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Chrysocolla specimen

Chrysocolla, the king of carbonate copper gemstones, is an alluring, vivid blue-green color and is often mistaken for turquoise because they share many visual similarities. Associated minerals are quartz, limonite, azurite, malachite, cuprite, and other secondary copper minerals. The name comes from the Greek CHRYSOS, "gold", and KOLLA, "glue", in allusion to the name of the material used to solder gold.

The name was first used by Theophrastus in 315 B.C. Andre-Jean-Francois-Marie Brochant de Villiers revived the name in 1808. The name "chrysocolla" is often used for any massive, globular, glassy, blue to green copper-bearing silicate minerals which have not been specifically identified as to species.

Bracelet in chrysocolla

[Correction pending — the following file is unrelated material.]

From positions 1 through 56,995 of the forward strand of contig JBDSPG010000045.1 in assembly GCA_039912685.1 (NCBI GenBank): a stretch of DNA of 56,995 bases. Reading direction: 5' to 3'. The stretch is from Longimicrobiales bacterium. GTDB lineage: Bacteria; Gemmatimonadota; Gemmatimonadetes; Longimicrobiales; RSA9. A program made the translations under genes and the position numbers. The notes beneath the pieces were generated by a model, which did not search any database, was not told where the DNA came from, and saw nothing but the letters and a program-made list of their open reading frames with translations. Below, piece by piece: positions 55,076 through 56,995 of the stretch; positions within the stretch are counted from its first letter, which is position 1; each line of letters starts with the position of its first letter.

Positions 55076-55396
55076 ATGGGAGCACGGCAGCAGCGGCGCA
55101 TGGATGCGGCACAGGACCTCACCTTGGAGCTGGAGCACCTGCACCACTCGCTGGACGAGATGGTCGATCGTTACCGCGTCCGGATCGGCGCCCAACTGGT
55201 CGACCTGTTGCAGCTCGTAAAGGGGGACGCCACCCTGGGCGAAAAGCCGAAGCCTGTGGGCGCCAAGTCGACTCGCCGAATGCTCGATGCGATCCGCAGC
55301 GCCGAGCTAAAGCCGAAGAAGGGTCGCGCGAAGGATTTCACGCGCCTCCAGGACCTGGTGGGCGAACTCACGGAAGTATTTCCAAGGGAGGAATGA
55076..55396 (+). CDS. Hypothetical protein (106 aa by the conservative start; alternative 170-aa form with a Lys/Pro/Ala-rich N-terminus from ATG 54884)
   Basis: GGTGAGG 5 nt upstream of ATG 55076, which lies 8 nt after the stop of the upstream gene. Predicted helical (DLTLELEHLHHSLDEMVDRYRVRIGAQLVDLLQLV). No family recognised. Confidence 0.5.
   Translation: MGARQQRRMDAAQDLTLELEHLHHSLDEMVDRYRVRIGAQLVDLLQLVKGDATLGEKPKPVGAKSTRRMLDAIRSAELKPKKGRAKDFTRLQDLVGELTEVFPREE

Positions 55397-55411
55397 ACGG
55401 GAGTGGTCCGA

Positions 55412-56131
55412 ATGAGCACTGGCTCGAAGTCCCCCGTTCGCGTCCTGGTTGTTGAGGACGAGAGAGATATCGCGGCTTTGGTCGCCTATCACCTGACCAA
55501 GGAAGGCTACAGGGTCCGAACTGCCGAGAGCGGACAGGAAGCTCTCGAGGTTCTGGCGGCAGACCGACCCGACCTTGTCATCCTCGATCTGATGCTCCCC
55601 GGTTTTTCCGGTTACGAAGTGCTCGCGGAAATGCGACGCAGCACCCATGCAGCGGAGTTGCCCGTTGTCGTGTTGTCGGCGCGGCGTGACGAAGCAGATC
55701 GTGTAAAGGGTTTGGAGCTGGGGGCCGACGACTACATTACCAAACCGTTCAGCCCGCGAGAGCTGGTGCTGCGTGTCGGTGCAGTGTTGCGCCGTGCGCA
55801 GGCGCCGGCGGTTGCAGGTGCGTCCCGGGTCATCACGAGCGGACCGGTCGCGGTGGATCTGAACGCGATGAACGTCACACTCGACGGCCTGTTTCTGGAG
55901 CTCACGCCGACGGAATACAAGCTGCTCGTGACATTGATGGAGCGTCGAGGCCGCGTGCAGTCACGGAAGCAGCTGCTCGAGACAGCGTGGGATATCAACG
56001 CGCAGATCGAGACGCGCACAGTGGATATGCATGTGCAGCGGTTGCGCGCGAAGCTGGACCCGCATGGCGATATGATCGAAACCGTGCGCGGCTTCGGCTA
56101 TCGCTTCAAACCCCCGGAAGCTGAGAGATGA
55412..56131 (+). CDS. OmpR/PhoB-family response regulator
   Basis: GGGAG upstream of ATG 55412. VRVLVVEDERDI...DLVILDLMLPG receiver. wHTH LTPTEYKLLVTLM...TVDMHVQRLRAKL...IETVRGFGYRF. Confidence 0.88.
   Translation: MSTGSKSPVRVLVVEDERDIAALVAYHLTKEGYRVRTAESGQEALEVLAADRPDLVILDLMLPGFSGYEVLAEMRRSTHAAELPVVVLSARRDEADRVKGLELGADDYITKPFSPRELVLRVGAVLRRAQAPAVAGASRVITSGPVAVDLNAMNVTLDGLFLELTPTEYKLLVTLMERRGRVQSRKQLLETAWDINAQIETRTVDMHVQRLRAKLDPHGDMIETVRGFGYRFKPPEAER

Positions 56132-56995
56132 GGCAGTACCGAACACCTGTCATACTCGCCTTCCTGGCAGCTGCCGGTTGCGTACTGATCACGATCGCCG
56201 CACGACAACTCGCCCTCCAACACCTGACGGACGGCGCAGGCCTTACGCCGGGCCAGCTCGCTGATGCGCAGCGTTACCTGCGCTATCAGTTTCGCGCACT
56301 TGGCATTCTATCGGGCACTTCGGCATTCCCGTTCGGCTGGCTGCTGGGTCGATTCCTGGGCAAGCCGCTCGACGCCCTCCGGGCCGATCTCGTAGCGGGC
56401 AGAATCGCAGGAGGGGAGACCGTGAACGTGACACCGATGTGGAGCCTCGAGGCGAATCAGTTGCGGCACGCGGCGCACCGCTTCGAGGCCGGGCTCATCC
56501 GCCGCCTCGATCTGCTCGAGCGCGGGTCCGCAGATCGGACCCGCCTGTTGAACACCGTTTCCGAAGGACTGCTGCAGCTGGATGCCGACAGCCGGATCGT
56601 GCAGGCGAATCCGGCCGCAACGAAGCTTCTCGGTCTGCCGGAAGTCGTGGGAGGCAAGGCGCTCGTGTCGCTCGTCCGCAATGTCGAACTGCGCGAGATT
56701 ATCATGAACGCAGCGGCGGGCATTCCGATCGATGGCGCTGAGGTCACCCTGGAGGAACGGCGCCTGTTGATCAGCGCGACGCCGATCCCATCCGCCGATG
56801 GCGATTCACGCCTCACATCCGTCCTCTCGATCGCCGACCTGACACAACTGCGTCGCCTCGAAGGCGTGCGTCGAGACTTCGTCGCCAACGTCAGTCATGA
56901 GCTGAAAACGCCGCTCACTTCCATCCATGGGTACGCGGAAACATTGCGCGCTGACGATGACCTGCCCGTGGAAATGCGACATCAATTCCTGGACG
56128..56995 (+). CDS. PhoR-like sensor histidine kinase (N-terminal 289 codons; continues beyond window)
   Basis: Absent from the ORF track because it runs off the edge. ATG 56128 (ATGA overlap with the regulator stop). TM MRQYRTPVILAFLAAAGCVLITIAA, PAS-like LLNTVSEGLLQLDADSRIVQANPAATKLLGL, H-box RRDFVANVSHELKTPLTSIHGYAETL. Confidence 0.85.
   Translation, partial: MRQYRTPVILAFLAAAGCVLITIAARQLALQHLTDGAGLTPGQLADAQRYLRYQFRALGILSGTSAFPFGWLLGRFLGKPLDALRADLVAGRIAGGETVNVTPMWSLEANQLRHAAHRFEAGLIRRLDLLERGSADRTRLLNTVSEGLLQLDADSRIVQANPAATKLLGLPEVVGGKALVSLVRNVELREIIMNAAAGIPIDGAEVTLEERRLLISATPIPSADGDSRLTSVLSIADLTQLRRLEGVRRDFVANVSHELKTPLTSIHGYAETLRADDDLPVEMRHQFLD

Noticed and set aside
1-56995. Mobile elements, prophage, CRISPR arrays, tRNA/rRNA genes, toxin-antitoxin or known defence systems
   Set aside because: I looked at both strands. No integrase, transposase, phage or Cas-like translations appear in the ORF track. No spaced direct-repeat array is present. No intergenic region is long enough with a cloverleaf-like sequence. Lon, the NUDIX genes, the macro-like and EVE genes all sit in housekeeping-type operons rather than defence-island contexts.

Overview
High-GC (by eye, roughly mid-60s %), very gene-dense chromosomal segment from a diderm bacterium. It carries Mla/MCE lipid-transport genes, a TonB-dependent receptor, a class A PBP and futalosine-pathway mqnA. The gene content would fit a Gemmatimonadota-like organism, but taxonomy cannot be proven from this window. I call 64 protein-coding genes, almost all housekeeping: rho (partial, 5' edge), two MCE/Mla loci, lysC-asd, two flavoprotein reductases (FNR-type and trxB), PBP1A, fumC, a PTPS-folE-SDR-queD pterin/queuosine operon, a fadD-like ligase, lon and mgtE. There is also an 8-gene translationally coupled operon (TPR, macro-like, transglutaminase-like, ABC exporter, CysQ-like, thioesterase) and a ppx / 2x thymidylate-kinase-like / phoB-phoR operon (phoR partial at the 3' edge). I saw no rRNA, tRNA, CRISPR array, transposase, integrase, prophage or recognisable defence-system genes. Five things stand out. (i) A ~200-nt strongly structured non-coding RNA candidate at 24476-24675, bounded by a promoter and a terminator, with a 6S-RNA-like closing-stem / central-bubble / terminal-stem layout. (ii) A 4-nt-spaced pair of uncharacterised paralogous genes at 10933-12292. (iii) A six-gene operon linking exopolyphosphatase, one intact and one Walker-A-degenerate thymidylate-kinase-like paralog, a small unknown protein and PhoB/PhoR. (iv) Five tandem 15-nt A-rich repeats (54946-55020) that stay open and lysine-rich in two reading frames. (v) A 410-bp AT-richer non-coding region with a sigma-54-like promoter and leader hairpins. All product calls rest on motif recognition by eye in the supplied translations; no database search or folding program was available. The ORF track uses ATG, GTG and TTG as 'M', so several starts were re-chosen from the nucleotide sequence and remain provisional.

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This fancy gemstone has inspired creativity in many artists, whether they were ancient goldsmiths using it as solder, Renaissance painters grinding it as pigment for paint or modern jewelry designer-artists including it within their florid designs. Chrysocolla is an opulent gemstone that can be found with traces of malachite, turquoise, jasper and azurite within it, so combining it with these gorgeous stones to make a beautiful tonal look is very easy. Chrysocolla can be combined in beautiful clusters with the sparkle of Swarovski crystals in rich blue, green and black designer colors.

Chrysocolla has the ability to bring harmony, increase wisdom and guide you toward discretion. Notable occurrences include Israel, Democratic Republic of Congo, Chile, Cornwall in England, and Arizona, Utah, Idaho, New Mexico, Michigan, and Pennsylvania in the United States.

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